“Oo you’re an English Major, I’m sorry”

            The last Percival Everett book English class 203 read was re: f (gesture), in which he sectioned off his book into three sections that at first glance do not correlate. However, after close examination of the book, I figured out that they indirectly relate to a topic I feel pesters the Liberal Arts community. One common misconception about being a Humanities major is that it is always the same; for example, “how many ways can a writer interpret Shakespeare’s sonnets?” or “how can one person be creative if the idea is already pursued in a different way, it’s just repetitive and seems like copying” and I believe these are the questions Everett is trying to answer in his book of poems. He may be trying to break this tainted view of humanities being boring, lacking creativity, repetitive, and not change.

            In the article written by Colleen Flaherty titled “Major Exodus” on the Inside Higher Ed forum, she discusses the constant decline in humanities majors not only in the University of Maryland but all over the country. William Cohen a professor and chair of the English department at Maryland stated that the decline can be partially due to the culture surrounding the Humanities; to some students and families, a Humanities major is not good for employment as other majors would be for other fields.  It is a common misconception that the opportunities a student can receive in a STEM field seem to be higher since the development of new technology and cures for diseases. However, what good is a doctor if they cannot speak to their patients; this is one of the reasons medical schools began to broaden their acceptance to students perusing majors other than Biology. Everett fights this notion of the irrelevance of Humanities majors in his book of poems.

            Since the book is divided into three sections, “Zulus”, “Logic”, and “Body”, that seems to not correlate at first glance it may be hard to see this idea of creativity in common knowledge, breakthrough. In the section titled “Zulus” Everett writes a poem for each letter of the alphabet in which he uses common knowledge associated with history: generals, battles, wars for independence, significant bible figures, and famous scholars. For example, in the “A” dedication poem he writes about Achitophel, Absalom, Solomon, Plato, Aristotle, and Anaximander, this was Everett’s first poem of his book where he tackles the notion of common knowledge, but also starts to break the “boring” stigma associated with English. Everett was not the first and probably will not be the last person to write an alphabetical poem, but he takes a different approach to his version; by incorporating common knowledge outside his field the poem becomes less about common English approaches it becomes more about spreading a writing style over another field where the author does not have an academic degree in. By doing this in his first section he brings this idea of creativity and shows that English can be fun if the writer takes different approaches to it, allowing for change.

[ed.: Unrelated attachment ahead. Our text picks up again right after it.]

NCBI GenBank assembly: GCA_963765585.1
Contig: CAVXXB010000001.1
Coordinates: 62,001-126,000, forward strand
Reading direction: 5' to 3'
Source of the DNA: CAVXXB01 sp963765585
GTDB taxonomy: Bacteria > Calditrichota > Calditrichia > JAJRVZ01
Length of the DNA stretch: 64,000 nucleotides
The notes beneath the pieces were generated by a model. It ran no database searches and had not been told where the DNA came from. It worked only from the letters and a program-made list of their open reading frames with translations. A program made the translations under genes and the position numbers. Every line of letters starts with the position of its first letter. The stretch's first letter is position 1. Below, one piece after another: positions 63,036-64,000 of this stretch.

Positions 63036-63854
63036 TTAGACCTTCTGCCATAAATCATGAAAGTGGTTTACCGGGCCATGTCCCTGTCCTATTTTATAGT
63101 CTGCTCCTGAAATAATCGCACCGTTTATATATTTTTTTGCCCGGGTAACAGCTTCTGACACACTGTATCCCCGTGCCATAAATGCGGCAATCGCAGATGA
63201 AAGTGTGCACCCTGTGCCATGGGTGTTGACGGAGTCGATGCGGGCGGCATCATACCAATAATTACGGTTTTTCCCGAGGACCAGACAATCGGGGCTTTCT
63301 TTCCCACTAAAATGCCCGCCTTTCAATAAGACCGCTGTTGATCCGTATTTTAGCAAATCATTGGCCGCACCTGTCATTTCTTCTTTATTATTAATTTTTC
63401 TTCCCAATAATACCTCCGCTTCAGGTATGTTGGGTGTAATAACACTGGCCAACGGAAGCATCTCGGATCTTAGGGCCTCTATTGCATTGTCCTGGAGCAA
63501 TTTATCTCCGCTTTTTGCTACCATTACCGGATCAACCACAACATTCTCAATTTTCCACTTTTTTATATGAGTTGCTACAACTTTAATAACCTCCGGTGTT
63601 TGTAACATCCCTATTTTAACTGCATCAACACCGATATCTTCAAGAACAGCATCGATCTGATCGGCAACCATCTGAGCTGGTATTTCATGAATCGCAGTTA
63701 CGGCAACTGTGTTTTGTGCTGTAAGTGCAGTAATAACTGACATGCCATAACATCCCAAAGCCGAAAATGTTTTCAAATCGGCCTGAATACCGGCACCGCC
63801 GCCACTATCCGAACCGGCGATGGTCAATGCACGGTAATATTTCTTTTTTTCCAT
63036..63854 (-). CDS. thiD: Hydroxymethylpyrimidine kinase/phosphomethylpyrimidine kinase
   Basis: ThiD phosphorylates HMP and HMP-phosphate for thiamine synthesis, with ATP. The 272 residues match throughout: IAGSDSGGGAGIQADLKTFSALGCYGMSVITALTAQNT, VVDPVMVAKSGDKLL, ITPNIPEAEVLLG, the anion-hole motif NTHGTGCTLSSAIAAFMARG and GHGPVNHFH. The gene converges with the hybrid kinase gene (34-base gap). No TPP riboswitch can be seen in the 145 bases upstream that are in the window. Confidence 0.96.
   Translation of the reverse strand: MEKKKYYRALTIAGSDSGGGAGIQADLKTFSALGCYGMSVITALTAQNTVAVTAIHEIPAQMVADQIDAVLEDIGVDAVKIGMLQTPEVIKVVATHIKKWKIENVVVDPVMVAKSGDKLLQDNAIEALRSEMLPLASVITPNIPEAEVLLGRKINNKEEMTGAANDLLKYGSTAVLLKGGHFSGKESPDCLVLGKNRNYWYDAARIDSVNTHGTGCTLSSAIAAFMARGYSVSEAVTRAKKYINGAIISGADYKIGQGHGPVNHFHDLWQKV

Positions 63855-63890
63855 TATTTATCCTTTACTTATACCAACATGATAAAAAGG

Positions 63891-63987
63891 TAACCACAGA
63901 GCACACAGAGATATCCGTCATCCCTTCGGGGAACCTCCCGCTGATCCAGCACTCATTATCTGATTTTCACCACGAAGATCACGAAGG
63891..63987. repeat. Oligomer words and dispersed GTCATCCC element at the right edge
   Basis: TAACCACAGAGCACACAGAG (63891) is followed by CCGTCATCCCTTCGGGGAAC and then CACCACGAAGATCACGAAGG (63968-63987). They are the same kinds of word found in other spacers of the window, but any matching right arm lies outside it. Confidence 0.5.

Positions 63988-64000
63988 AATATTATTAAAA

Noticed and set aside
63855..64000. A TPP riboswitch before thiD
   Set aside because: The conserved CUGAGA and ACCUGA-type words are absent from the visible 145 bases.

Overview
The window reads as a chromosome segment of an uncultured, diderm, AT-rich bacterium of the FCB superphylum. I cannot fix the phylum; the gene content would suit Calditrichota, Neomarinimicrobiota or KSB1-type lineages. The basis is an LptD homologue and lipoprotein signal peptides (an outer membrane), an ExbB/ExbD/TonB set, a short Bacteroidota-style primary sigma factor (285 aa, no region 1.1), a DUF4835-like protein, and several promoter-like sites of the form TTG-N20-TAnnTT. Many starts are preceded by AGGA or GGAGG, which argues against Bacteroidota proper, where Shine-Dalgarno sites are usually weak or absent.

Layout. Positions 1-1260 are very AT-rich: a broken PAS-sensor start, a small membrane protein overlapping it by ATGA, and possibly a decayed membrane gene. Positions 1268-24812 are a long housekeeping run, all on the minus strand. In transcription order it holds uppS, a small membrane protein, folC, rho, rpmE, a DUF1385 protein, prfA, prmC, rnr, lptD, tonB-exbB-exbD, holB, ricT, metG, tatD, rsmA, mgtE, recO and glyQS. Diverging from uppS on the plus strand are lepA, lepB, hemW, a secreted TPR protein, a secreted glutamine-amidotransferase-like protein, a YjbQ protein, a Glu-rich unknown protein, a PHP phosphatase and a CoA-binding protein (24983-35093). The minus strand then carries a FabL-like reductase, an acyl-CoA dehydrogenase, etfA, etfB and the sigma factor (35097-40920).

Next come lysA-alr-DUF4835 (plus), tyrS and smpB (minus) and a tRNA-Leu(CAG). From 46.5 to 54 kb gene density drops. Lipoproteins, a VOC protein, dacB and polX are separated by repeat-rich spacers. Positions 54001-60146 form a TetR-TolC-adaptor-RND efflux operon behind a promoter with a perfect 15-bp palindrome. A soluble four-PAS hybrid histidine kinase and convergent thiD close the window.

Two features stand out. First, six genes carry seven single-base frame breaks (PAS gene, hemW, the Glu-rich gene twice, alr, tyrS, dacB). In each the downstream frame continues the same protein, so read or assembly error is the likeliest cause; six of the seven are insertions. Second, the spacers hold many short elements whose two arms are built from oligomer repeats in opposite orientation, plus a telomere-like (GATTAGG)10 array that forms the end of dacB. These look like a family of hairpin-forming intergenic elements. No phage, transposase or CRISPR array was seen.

In the section titles “Logic” the last poem of the book is set up to demonstrate another creative outlook English major can create. On page seventy, the poem titled “6” discusses the death of seven men and even though these seven men die the number seven remains constant. In the poem, he says “Seven men lost, but not seven. Seven is, will be. All men will die but not seven”, through these lines we can see the number seven adds a spin to his poem. Seven like the alphabet does not seem to hold a lot of weight other than the fact that it is a number that tells you how many groups of objects are in a section. However, Everett makes the number seven significant by creating a sense of consistency in his poem. As shown in the line above the seven men die but the number seven will remain, it is consistent and adds a creative spin to the “boring Shakespearean poems” that we all dreaded reading in high school.

            Lastly, in the section titled “Body” Everett uses the common knowledge associated with the medical field, using medical terms for body parts versus the everyday names. In the poem titled “The Sternum” Everett writes about the breastbone in the human body calling it the “centerpiece of the table of my chest… Manubrium, gladiolus, ensiform, come together, absorb the world through compact tissue” (44). In this line Everett’s creativity shines through with the comparison of the chest bone to the centerpiece of the table as well as comparing the compact tissue to the commonly used phrase by Maya Angelo, “I want all my senses engaged. Let me absorb the world’s variety and uniqueness”. In writing a set of poems about the human body Everett adds a fun twist to his already interesting book; adding this section about the human body allows readers to know that English is not boring and because it is not forever changing like the science fields it can still be interesting if writers think outside of the box. When Percival Everett’s re: f (gesture) is read with a close eye there are many real-world issues that he addresses; one is that English is a waste of time, since finding work outside of college is hard, there is not much creativity since everything in the past is set into stone, and the notion of the major is boring. Everett takes many approaches to this misconception of English being “boring” and “uncreative”, with his ABC poems which address multiple people and events in history, then his poems about the human body parts, and lastly talking about logic; fighting this idea through his own craft within his field of humanities.

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